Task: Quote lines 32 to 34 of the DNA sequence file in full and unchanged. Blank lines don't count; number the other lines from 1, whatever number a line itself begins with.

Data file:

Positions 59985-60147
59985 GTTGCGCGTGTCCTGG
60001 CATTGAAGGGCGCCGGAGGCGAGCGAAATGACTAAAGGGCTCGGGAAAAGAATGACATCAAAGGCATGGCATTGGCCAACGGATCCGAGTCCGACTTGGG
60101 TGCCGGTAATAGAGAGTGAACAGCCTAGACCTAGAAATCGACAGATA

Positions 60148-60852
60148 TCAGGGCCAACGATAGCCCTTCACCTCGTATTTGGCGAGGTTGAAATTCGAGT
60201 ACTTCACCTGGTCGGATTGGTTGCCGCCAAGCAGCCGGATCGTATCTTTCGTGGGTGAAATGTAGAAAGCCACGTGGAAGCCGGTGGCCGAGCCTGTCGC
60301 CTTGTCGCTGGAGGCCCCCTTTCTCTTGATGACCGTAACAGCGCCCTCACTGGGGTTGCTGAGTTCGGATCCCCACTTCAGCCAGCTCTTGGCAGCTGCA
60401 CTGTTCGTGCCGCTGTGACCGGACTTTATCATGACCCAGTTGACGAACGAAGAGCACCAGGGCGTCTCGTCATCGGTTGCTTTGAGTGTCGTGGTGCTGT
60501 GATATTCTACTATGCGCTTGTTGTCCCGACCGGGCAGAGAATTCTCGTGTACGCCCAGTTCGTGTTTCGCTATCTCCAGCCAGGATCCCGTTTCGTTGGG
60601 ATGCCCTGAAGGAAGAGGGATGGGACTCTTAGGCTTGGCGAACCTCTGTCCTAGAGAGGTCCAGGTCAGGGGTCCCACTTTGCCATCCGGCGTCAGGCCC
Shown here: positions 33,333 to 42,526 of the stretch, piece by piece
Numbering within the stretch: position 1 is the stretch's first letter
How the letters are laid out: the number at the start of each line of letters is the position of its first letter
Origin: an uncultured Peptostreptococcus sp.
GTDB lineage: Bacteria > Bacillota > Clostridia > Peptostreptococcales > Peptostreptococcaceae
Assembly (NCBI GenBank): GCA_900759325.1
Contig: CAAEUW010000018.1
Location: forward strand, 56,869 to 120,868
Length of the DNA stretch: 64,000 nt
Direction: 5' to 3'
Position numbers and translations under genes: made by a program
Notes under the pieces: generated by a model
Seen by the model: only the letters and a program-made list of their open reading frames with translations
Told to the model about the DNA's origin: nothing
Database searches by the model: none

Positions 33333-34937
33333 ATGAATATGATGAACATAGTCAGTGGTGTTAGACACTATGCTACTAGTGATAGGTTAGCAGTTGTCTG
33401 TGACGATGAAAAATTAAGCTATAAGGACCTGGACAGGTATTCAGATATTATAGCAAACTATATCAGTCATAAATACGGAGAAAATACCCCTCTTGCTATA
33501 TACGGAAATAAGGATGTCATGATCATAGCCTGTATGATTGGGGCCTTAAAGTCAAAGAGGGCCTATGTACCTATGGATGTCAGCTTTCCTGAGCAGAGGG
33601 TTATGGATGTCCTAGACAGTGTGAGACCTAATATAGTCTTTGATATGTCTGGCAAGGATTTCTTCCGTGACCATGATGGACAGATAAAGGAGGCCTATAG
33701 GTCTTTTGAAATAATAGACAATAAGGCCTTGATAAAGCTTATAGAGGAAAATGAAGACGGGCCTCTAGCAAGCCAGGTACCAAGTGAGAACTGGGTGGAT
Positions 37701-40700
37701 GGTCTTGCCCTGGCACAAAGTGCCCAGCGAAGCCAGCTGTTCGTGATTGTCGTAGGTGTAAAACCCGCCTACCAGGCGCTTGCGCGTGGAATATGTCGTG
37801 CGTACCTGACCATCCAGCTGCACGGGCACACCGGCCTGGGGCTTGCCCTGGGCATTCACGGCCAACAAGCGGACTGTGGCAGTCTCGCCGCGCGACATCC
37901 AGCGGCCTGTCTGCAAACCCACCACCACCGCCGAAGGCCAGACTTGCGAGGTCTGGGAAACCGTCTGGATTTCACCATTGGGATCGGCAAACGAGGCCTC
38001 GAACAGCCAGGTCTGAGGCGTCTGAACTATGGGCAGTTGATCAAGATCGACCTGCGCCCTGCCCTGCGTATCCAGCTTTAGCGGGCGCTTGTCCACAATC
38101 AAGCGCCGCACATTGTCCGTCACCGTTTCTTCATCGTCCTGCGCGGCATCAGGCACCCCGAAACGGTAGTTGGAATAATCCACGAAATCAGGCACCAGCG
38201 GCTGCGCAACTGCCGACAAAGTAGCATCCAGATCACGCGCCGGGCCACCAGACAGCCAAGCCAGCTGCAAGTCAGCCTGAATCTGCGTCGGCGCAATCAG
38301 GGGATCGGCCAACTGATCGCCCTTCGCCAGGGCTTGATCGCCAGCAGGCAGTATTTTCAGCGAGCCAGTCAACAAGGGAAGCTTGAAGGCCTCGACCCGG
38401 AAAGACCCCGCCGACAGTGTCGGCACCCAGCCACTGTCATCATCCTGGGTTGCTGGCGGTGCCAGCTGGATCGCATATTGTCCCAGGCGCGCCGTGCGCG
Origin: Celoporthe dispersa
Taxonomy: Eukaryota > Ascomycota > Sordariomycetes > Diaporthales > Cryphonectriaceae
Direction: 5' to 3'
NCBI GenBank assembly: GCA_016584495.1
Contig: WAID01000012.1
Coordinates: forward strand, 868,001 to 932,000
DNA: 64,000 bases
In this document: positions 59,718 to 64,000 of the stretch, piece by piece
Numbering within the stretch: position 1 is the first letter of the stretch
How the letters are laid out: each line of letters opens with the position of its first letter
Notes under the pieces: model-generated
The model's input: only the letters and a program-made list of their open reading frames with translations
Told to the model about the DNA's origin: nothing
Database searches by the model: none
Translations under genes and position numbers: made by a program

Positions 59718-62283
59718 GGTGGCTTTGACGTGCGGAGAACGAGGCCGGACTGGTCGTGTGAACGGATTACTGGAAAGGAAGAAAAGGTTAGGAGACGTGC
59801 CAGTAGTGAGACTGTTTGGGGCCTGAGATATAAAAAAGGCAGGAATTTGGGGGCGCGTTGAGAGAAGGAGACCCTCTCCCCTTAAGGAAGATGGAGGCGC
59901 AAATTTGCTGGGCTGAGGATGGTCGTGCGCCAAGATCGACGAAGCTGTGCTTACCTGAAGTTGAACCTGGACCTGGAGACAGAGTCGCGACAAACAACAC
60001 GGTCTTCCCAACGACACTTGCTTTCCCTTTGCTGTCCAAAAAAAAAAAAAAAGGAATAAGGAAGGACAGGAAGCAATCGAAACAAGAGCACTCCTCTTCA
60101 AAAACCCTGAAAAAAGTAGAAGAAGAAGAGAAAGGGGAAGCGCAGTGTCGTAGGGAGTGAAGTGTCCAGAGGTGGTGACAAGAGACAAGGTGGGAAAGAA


33701 GTCTTTTGAAATAATAGACAATAAGGCCTTGATAAAGCTTATAGAGGAAAATGAAGACGGGCCTCTAGCAAGCCAGGTACCAAGTGAGAACTGGGTGGAT
Positions 37701-40700
37701 GGTCTTGCCCTGGCACAAAGTGCCCAGCGAAGCCAGCTGTTCGTGATTGTCGTAGGTGTAAAACCCGCCTACCAGGCGCTTGCGCGTGGAATATGTCGTG